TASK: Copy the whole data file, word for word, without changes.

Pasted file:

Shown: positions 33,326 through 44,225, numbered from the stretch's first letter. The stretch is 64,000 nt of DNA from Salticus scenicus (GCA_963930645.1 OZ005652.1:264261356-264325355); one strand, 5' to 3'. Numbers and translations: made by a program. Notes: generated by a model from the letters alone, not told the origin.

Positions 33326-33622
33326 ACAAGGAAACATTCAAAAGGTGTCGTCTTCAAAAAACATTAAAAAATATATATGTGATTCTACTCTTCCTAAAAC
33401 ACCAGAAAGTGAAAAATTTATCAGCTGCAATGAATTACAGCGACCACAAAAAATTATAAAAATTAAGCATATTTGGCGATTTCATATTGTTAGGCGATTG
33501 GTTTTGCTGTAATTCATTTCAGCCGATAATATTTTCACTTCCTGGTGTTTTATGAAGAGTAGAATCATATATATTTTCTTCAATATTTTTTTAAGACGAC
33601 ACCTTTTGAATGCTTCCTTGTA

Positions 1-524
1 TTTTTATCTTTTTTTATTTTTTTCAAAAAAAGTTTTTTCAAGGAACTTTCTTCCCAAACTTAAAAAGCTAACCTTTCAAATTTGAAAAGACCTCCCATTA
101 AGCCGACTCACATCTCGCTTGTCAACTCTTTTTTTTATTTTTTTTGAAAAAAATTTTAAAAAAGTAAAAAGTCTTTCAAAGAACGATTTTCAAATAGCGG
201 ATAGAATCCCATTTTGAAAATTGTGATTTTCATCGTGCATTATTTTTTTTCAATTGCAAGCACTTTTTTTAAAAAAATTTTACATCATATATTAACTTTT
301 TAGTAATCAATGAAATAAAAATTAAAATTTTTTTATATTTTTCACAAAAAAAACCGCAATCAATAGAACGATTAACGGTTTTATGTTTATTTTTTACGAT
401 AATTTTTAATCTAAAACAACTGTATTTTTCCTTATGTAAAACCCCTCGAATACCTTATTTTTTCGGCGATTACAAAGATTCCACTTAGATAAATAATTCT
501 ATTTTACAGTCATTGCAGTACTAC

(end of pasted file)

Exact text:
Shown: positions 33,326 through 44,225, numbered from the stretch's first letter. The stretch is 64,000 nt of DNA from Salticus scenicus (GCA_963930645.1 OZ005652.1:264261356-264325355); one strand, 5' to 3'. Numbers and translations: made by a program. Notes: generated by a model from the letters alone, not told the origin.

Positions 33326-33622
33326 ACAAGGAAACATTCAAAAGGTGTCGTCTTCAAAAAACATTAAAAAATATATATGTGATTCTACTCTTCCTAAAAC
33401 ACCAGAAAGTGAAAAATTTATCAGCTGCAATGAATTACAGCGACCACAAAAAATTATAAAAATTAAGCATATTTGGCGATTTCATATTGTTAGGCGATTG
33501 GTTTTGCTGTAATTCATTTCAGCCGATAATATTTTCACTTCCTGGTGTTTTATGAAGAGTAGAATCATATATATTTTCTTCAATATTTTTTTAAGACGAC
33601 ACCTTTTGAATGCTTCCTTGTA

Positions 1-524
1 TTTTTATCTTTTTTTATTTTTTTCAAAAAAAGTTTTTTCAAGGAACTTTCTTCCCAAACTTAAAAAGCTAACCTTTCAAATTTGAAAAGACCTCCCATTA
101 AGCCGACTCACATCTCGCTTGTCAACTCTTTTTTTTATTTTTTTTGAAAAAAATTTTAAAAAAGTAAAAAGTCTTTCAAAGAACGATTTTCAAATAGCGG
201 ATAGAATCCCATTTTGAAAATTGTGATTTTCATCGTGCATTATTTTTTTTCAATTGCAAGCACTTTTTTTAAAAAAATTTTACATCATATATTAACTTTT
301 TAGTAATCAATGAAATAAAAATTAAAATTTTTTTATATTTTTCACAAAAAAAACCGCAATCAATAGAACGATTAACGGTTTTATGTTTATTTTTTACGAT
401 AATTTTTAATCTAAAACAACTGTATTTTTCCTTATGTAAAACCCCTCGAATACCTTATTTTTTCGGCGATTACAAAGATTCCACTTAGATAAATAATTCT
501 ATTTTACAGTCATTGCAGTACTAC